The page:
Please tell me the illegible art isn't Carlos Pachecho's. I love his Arrowsmith.

James said...

I've been kind of obsessed with this since Geoff brought up the idea - no one else seems to care, but hey - more cover versions of comics (covers).

(See also: Matt Fraction's God-Size Thor special, uhhh, something else I forget.)

James said...

Oh, and Final Crisis #6 is in my bag, unread. It's calling to me like the One Ring.

Simon Mac Donald said...

I'll have to agree that the art was a mess in this book.

The Kalibak/Tawny fight was my favourite part of the issue. We are supposed to believe that this is the end of the world. In a situation like this I can see the usual mild mannered Tawny taking extreme actions and be willing to kill in order to so his part to save the world.

The way that I read the his "adjusting the tie" was that he was preparing to die. He did his bit by taking out Kalibak and he wanted to go out a proper gentleman. He was more surprised than anyone when he wasn't attacked by Kalibak's henchmen.

Pages 26-29 were very strong. Batman using a gun to kill Darkseid, or at least his physical form, breaks the two major Batman tenets. No guns and no killing. It's only logical that Batman would die after breaking his own rules. Of course this is putting aside the earlier Batman who used guns and killed with impunity.

Mind you I too was confused and had to re-read the pages a few times as I thought one of the flashes ran in and grabbed Batman before the Omega beam hit. That's how bad the art was on that panel.

Mikey said...

Geoff - "An interesting revision of the Supergirl death" - nice catch! (How did that pass me by? I am dumb.) Likewise the double death thing - more of the "apocryphal continuity" Morrison invented to explain the indignities and hassles of having to conform to editorial mandate. Although I don't think Hurt needs to be an incarnation of Darkseid, but rather, they're both the same couple of c*nts who're always trying it on, but this time, it's the structure of the event comic Final Crisis itself that's destabilised by their presence (the pacing of the series is completely skewed - a comparison to the predecessors in the trilogy Infinite Earths/Crisis would be interesting but I am not the man for the job). In the last issue, surely, everything's going to unfold and open out and people can breathe again.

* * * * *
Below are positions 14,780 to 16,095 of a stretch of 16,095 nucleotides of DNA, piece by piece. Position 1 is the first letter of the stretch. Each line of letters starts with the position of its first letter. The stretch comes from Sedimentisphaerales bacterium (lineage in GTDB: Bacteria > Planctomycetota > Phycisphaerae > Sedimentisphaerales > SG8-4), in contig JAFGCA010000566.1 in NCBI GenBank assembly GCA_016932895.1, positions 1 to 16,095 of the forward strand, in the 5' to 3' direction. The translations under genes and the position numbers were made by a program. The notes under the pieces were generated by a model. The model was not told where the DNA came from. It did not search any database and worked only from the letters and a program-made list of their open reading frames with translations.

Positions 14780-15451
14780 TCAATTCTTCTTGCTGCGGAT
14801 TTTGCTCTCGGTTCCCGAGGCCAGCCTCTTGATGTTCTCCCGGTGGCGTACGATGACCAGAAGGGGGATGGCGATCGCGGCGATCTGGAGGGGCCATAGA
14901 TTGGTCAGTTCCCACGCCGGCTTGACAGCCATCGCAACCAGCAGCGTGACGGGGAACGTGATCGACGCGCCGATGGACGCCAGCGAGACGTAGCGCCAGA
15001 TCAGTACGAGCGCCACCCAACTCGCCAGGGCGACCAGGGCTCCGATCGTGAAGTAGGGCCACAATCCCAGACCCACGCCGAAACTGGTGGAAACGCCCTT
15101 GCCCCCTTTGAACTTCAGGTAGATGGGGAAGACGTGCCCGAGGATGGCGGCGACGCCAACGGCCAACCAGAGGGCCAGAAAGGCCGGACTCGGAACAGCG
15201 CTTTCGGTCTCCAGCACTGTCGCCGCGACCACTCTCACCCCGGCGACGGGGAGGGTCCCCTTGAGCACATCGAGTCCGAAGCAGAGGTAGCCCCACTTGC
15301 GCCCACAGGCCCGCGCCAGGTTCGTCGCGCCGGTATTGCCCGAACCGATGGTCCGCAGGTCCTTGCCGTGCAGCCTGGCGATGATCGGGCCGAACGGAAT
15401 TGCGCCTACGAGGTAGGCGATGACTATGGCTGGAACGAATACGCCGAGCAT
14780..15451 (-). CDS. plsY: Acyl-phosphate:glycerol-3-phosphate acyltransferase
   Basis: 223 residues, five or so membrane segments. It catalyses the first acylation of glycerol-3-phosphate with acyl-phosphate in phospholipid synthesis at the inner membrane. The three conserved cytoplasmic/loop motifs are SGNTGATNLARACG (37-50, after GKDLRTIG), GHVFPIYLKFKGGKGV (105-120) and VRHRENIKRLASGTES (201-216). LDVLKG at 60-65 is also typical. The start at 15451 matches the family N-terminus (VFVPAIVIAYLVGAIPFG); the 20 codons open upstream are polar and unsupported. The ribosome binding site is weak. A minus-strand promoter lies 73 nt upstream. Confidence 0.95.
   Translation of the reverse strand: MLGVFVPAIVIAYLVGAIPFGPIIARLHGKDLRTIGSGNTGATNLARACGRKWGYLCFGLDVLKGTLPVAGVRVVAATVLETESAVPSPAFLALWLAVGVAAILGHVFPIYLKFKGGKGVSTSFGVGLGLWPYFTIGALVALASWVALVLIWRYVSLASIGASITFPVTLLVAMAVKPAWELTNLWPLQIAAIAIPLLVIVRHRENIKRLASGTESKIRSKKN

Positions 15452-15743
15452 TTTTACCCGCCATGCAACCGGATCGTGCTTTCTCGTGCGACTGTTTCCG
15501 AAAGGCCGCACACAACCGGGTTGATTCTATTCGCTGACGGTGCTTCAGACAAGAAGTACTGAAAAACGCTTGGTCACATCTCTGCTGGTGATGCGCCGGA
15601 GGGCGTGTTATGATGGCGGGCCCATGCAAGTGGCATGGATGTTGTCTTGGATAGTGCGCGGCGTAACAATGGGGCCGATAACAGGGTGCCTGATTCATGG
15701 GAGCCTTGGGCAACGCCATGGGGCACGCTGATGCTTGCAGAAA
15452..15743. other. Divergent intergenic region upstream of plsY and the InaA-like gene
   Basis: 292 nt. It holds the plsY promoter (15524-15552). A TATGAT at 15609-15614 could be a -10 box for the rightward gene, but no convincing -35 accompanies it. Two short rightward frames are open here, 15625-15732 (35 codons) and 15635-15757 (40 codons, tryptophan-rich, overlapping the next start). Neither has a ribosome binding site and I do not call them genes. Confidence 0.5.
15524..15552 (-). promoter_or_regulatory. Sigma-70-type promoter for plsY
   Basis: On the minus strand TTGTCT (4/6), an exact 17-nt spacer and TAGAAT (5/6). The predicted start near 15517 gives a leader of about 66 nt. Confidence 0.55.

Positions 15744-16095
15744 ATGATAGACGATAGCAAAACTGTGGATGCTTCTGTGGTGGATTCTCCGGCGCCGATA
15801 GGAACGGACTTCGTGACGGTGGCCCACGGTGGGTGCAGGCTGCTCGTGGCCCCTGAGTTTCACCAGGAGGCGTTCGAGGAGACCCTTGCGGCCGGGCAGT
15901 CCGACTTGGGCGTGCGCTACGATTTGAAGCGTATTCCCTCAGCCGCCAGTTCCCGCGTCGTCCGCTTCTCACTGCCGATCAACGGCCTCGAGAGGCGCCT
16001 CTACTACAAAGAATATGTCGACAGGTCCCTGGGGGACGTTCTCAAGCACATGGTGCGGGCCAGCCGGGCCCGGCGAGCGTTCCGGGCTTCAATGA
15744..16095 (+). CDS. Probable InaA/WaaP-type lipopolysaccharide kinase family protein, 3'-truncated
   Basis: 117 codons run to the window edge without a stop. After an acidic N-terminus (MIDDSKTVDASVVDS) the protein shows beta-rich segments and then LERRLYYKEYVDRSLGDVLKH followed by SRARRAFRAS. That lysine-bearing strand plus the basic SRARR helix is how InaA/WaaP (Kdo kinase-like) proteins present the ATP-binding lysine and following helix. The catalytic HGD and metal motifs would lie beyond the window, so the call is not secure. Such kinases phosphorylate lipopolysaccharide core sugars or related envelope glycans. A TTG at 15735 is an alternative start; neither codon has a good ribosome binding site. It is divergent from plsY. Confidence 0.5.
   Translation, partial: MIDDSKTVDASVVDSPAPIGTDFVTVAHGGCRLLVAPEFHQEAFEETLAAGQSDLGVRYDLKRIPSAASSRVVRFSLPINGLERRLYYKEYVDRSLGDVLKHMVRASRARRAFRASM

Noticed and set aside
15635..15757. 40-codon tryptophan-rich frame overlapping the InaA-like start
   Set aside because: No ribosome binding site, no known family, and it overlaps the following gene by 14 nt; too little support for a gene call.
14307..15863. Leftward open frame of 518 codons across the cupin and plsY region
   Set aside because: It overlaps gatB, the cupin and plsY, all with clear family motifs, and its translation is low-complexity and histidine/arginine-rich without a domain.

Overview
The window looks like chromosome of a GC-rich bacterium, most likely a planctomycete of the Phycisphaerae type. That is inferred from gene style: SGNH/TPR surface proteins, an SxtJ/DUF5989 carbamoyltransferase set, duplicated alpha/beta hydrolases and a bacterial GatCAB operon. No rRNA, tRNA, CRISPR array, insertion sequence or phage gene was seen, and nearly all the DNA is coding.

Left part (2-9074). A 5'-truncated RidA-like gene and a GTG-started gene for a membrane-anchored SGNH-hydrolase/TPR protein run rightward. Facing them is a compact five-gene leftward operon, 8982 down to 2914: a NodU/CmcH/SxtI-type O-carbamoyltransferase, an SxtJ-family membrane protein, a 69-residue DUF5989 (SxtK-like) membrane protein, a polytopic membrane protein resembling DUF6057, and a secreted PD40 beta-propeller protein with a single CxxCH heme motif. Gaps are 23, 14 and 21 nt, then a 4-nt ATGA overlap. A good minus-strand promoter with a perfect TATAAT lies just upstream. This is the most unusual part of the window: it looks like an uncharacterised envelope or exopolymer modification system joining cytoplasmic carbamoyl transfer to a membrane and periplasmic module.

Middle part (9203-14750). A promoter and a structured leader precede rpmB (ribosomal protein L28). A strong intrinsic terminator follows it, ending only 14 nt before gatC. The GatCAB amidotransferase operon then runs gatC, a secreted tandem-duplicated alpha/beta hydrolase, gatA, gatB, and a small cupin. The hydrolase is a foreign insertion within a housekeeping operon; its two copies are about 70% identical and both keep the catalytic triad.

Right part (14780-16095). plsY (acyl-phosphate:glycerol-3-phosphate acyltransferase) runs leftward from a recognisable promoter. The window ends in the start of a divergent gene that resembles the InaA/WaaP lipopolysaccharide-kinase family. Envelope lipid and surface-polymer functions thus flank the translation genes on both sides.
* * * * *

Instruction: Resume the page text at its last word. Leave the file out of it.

And then, Morrison will be gone, at least for a while, reincarnating as the writer of Vertigo books like Seaguy 2, superhero-free before taking up Batman again next summer. I think he needs the break, personally.

Simon - Morrison's on record somewhere (Publishers Weekly interview this week I think) as saying that Batman's story comes full circle: The gun makes him begin his quest to battle evil and he ends up using the gun to eradiacte Evil Itself and complete his mission/life ("gotcha").

I haven't read this issue yet, but Final Crisis has been very strong so far for me. The different tones it's sustained and the pitches it hits have affected me more like music than anything else: the saturated, shriek-in-the-woods horror-ambience of Nadja and Burzum, the camp militaristic histrionics of Marilyn Manson, Rammstein and Laibach ("I. Am. The. New God." Bitch, please.) A touch of Zeppelin and even notes of Queen, all with Four Tet lapping round the edges. But I think I'm ready for the gallop home now.

I cannot wait to read this.

Ultimate Matt said...

I didn't hate the art like you did, but I agree that Superman's rampage at the end seemed oddly unfocused - surprising, since Mahnke is usuall such a reliable artist.

Actually, speaking of Mahnke, the only really big, horrible art failure for me in this issue was Superman's face on that final page. He needs to look more enraged, or saddened, or something. His face and posture needed to evoke his feelings right there and he just looks like a statue. Maybe I'm the only one, but that really bothered me and undermined the whole moment.

Did anyone else think it was funny that right after that page was a two page spread for Battle for the Cowl, featuring, apparently Bruce Wayne totally alive and fine off to the side? Talk about undermining the moment.

Gary said...

I'm glad I'm not the only one who slowed down at 3 billion free people being left. That seemed way high for the ideas I had in the earlier issues.

This whole series for me just seems to scream out that I should care, but doesn't back it up with any reasons to care.